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Reshaping the Modern RPG: BioWare's Greg Zeschuk Speaks
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Reshaping the Modern RPG: BioWare's Greg Zeschuk Speaks


April 2, 2010 Article Start Previous Page 3 of 4 Next
 

As far as the marketing push from EA on Dragon Age, it was very much oriented toward high-action, bloody battles. The way I was seeing it marketed made me feel like, probably, some guys who don't really know what's actually going on in the game, are going to pick it up. I think that sort of marketing probably worked in Dragon Age's favor, but not so much in, say, Brutal Legend's favor. 

GZ: Well, I mean, it's interesting to me obviously because of the controversy with it. I think we were trying, and we've always said that certainly, what the real objective for us was, was to show what was in the game.

Obviously, the advertising wasn't in any way representative of the proportionate time split. Everything from the advertising was from the game, but it was only part of the time. There's a lot of other stuff.

I think it worked in the sense that it got a lot of attention for it. It got people really looking at the title. I think it probably expanded the audience a little bit into people -- it's one of the hits of thee fall, and it's one of the big games -- and they're like, "Okay, well, it looks action-y enough that I'm interested in it," and I think that was actually the reason that it worked.

That potential new audience, those are the people especially that need the extra hand-holding.

GZ: Yeah. I definitely agree.

In terms of balance of action and roleplaying, and here when I'm saying "roleplaying" I'm talking mostly of dialogue and fetch quests and that kind of stuff, because I actually personally really enjoy those a lot. It's different on a title-by-title-basis -- but what is the ideal balance of "Here's my area where I'm going to do diplomatic things" and "Now I'm going to slice a bunch of dudes up"?

GZ: That's a good question. I don't know if I know the right balance yet. We've explored different balances. We did an experiment years ago and it, during [the period] right after Star Wars: Knights of the Old Republic, and I think James Ohlen, who is the creative director down in Austin, said, "Okay, let's do an experiment. Everyone write down what they think the percentage of time they spend doing traveling, in your inventory, combat, and dialogue."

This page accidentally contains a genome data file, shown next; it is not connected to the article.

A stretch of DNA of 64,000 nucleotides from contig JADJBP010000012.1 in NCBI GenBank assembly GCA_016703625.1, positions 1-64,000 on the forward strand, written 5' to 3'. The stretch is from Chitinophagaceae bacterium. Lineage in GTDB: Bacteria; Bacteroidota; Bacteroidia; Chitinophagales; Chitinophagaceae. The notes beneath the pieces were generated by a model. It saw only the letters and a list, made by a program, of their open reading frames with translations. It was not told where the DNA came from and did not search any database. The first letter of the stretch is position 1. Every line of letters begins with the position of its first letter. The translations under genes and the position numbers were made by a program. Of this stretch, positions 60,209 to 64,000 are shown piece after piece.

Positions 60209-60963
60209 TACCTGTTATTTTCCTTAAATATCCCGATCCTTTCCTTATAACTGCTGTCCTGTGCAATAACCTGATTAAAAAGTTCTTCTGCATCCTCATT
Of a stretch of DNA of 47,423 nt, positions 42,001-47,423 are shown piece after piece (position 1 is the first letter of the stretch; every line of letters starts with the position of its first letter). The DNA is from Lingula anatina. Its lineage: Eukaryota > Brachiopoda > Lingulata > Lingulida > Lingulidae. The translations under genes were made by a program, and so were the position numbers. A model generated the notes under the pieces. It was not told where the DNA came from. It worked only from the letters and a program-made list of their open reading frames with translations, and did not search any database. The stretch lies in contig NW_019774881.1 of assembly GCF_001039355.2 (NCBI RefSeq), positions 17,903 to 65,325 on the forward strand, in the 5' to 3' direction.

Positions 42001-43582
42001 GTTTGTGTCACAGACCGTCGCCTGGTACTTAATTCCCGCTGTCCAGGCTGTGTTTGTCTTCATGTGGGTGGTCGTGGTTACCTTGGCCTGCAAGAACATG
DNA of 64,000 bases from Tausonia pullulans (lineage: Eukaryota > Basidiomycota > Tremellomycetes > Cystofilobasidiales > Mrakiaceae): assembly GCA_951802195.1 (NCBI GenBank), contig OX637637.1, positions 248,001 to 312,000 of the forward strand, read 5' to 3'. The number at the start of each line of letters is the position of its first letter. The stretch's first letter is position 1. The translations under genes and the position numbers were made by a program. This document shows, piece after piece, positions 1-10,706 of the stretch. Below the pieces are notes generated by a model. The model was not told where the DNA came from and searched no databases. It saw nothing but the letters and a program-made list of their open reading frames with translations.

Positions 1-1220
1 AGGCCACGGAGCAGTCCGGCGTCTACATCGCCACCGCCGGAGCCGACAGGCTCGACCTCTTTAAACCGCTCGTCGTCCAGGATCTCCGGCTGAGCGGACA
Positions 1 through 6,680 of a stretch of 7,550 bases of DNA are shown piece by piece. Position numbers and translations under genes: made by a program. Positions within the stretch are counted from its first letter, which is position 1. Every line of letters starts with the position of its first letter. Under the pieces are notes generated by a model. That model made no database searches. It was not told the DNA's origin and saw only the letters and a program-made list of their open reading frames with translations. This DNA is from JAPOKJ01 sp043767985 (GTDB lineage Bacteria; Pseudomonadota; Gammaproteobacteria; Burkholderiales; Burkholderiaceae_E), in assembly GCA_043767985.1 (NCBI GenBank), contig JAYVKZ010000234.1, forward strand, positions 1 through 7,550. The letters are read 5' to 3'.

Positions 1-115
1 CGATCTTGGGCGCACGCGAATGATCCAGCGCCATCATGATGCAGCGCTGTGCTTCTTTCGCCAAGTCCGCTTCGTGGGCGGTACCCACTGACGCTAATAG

And everyone wrote down the percentage, and then we had someone play it, a bunch of us played it and time it all out, then compared it. It was totally different. You didn't perceive that, actually, the amount of time you were fighting was way less, but that's what stuck in your mind. Everyone kind of over-expanded the combat stuff.

Interesting.

GZ: It was interesting. And we didn't realize how much time we were spending on other things. I think it's a reflection of memorable moments. I think that's something where we've been focusing a lot of our effort, because those can happen a lot of times in the cinematics. Like the interrupts for Shepard -- memorable moments that really stick with the player. Those are the things that they remember and emphasize as part of their experience and share with other people.

For both Dragon Age and Mass Effect there is a great deal of lore. How many people are writing this? Because even me, I'm definitely interested in it, but I couldn't read all of it. It's so much.

GZ: It's a lot. Structurally, there's about three or four writers on each of our teams, one lead and three other writers, and they'll spend really the first year just creating all the back story elements.

That doesn't shock me.

GZ: Yeah. No, as a company with really prolific writers and folks that can pound it out, so there's a lot of info. We will figure out what we want to use, we'll strip some of it down, put it in, say, the books in Dragon Age or whatever. What's really amazing about those, I think for our games, it's an essential ingredient to make it all whole together, because we're creating not just the game but the world the game is in.

If we're effective in creating the world, making it believable and everything makes sense and it's well-rounded, then we get to reuse that potentially indefinitely -- forever. And I think that's where the value comes in. After the trilogy of Mass, there will be other Mass stuff, but now we've got this fertile ground to plant it in. So, it is a huge endeavor, but it's something that we think that if we didn't do it, it just would not be any good.


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